Ghostwriting Scientific Medical Articles and the Role of Academic Medical Institutions
If you think that college students turning in their term papers, the text of which was actually written by others and sold on the internet is unethical, consider “respected” physicians associated with well known academic institutions getting paid by pharmaceutical companies to have their name attached to medical research articles which were written by ghostwriters working for the company. I started this topic of ghostwriters on Halloween last year and I would like to continue the topic here stimulated by an open-access article in PLOS Medicine published today titled "Ghostwriting at Elite Academic Medical Centers in the United States" by Jeffrey R. Lacasse and Jonathan Leo.
I am reproducing the Background and the Conclusion (without including references) here but I advise my visitors to read the survey study at the above link, which will include the references. Then return and present your views of the issue and its consequences. ..Maurice.
Medical ghostwriting, the practice of pharmaceutical companies secretly authoring journal articles published under the byline of academic researchers, is a troubling phenomenon because it is dangerous to public health . For example, ghostwritten articles on rofecoxib probably contributed to “…lasting injury and even deaths as a result of prescribers and patients being misinformed about risks”. Study 329, a randomized controlled trial of paroxetine in adolescents, was ghostwritten to claim that paroxetine is “generally well tolerated and effective for major depression in adolescents” although data made available through legal proceedings show that “Study 329 was negative for efficacy on all 8 protocol specified outcomes and positive for harm” . Even beyond frank misrepresentation of data, commercially driven ghostwritten articles shape the medical literature in subtler but important ways, affecting how health conditions and treatments are perceived by clinicians. The ability of industry to exercise clandestine influence over the peer-reviewed medical literature is thus a serious threat to public health In 2009, the Institute of Medicine recommended that US-based academic medical centers enact policies that prohibit ghostwriting by their faculties . However, to date, there has been no systematic assessment of ghostwriting policies at academic medical centers. Since US-based academic medical centers generate biomedical research for a worldwide audience, we chose to conduct the first such investigation on elite US-based academic medical centers. … We sought to describe the current policy situation at US-based academic centers and then to propose an ideal ghostwriting policy.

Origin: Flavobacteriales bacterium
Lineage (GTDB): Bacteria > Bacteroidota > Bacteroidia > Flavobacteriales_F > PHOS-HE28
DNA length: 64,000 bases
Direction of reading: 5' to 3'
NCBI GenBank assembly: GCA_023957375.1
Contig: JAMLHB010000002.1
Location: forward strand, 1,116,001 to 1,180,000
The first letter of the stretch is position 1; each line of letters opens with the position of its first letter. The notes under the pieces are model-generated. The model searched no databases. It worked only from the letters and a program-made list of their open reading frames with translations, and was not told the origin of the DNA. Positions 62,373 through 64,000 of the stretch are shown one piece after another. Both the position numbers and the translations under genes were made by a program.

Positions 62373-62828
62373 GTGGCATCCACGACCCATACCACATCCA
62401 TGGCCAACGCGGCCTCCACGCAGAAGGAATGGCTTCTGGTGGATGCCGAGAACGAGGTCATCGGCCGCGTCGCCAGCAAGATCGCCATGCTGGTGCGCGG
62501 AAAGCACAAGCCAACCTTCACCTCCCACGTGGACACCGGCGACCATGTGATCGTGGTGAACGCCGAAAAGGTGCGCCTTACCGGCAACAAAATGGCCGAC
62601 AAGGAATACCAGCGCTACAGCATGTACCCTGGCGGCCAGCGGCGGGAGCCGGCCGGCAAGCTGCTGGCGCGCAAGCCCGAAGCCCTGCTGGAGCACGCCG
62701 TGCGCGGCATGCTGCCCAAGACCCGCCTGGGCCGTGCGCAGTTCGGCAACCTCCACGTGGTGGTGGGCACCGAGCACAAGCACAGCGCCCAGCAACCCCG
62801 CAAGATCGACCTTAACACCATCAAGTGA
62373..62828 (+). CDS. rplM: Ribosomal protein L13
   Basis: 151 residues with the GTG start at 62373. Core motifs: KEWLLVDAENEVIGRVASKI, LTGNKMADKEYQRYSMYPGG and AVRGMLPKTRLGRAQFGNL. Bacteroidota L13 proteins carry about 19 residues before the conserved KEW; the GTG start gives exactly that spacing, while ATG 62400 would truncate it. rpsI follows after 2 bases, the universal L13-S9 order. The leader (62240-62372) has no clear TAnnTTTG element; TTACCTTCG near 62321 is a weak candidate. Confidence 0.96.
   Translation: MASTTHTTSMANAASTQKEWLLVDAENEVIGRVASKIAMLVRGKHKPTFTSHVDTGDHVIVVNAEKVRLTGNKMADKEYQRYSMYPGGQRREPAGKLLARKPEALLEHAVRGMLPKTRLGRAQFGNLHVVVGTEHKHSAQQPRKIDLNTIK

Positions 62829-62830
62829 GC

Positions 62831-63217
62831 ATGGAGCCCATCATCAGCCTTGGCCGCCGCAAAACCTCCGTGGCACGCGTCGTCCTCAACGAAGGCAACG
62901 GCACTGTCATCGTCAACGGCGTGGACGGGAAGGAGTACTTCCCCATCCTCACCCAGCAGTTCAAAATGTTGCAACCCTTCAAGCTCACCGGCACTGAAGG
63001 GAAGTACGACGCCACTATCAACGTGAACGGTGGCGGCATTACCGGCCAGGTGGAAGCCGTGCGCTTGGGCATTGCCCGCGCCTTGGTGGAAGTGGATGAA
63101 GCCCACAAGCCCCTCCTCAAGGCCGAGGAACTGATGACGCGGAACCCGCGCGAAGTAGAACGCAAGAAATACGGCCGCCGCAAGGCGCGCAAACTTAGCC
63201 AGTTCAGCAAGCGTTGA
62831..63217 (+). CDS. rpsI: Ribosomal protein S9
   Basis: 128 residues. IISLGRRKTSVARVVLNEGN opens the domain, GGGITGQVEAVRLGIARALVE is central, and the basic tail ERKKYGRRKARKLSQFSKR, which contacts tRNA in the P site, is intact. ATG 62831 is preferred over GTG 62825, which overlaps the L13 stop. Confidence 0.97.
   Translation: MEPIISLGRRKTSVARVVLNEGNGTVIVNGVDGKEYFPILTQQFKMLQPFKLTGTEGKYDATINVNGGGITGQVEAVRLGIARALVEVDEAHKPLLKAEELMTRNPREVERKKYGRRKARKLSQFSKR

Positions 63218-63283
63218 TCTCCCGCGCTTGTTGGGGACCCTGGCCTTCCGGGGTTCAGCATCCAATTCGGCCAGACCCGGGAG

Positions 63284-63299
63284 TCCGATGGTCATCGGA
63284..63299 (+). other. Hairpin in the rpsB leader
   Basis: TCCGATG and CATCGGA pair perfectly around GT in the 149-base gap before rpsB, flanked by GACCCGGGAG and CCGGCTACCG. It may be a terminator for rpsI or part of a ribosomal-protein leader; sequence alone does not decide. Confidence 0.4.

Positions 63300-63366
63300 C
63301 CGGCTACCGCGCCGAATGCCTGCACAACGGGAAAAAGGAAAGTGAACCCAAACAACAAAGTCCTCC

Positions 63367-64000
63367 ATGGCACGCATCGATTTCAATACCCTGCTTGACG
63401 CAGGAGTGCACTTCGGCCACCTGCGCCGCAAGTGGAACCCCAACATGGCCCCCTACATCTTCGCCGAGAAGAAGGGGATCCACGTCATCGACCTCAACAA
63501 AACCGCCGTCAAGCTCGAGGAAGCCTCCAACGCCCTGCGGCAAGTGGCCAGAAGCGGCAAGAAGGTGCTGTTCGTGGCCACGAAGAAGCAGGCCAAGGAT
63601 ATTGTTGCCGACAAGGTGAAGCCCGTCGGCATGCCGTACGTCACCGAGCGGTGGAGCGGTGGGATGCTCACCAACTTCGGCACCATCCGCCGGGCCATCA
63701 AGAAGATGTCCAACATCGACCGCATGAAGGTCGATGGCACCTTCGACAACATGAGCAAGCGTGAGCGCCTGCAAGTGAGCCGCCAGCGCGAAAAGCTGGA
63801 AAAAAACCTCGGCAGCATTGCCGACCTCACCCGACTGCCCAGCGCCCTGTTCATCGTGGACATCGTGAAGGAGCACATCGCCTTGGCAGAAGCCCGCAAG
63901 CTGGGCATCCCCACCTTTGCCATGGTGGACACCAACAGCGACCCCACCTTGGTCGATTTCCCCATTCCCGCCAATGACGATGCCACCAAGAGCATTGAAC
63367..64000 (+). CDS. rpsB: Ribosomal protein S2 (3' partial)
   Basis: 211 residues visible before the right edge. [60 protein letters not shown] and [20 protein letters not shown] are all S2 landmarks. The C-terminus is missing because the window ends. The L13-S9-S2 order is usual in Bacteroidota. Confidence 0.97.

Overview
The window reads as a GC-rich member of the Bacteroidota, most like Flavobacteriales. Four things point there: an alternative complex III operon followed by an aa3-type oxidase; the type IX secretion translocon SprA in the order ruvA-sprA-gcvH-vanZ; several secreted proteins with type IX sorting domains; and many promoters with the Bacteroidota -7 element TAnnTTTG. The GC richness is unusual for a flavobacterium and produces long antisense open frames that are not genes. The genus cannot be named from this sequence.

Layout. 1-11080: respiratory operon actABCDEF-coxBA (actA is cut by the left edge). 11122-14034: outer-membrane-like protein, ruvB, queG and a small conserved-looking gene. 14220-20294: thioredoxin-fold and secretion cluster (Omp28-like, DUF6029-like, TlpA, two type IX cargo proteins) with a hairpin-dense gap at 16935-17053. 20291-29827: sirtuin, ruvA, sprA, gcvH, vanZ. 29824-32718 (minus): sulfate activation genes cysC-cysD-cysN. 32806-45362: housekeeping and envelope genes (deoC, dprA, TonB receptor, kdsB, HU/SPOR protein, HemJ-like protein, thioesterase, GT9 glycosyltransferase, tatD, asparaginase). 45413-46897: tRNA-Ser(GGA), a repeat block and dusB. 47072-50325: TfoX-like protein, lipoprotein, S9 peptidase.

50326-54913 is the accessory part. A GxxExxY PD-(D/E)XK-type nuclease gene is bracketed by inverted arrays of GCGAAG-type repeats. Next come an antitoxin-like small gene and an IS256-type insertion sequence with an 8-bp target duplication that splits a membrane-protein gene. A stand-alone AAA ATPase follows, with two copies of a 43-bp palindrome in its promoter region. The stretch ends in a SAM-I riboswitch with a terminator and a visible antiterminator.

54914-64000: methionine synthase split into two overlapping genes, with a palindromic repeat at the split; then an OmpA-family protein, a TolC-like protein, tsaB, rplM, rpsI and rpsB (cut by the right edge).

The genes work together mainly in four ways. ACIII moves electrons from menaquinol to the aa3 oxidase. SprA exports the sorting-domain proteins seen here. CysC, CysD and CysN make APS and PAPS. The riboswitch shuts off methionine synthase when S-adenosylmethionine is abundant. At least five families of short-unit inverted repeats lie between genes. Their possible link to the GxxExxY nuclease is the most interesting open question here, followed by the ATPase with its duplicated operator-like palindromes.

Medical ghostwriting is a threat to public health which currently takes place only due to the cooperation of researchers employed at academic medical centers. Although there is growing awareness of the danger posed by medical ghostwriting, we find that few academic medical centers have public policies which prohibit this behavior, and many of the existing policies are ambiguous or ill-defined. We have proposed an unambiguous policy which defines participating in medical ghostwriting as academic misconduct akin to plagiarism or falsifying data. By adopting and enforcing this policy, academic medical centers would adhere to the norms of science followed across the rest of the University, and would no longer facilitate clandestine industry influence over the peer-reviewed scientific literature. By prohibiting medical ghostwriting, academic medical centers have a rare opportunity- to significantly reduce a major threat to public health with the stroke of a pen.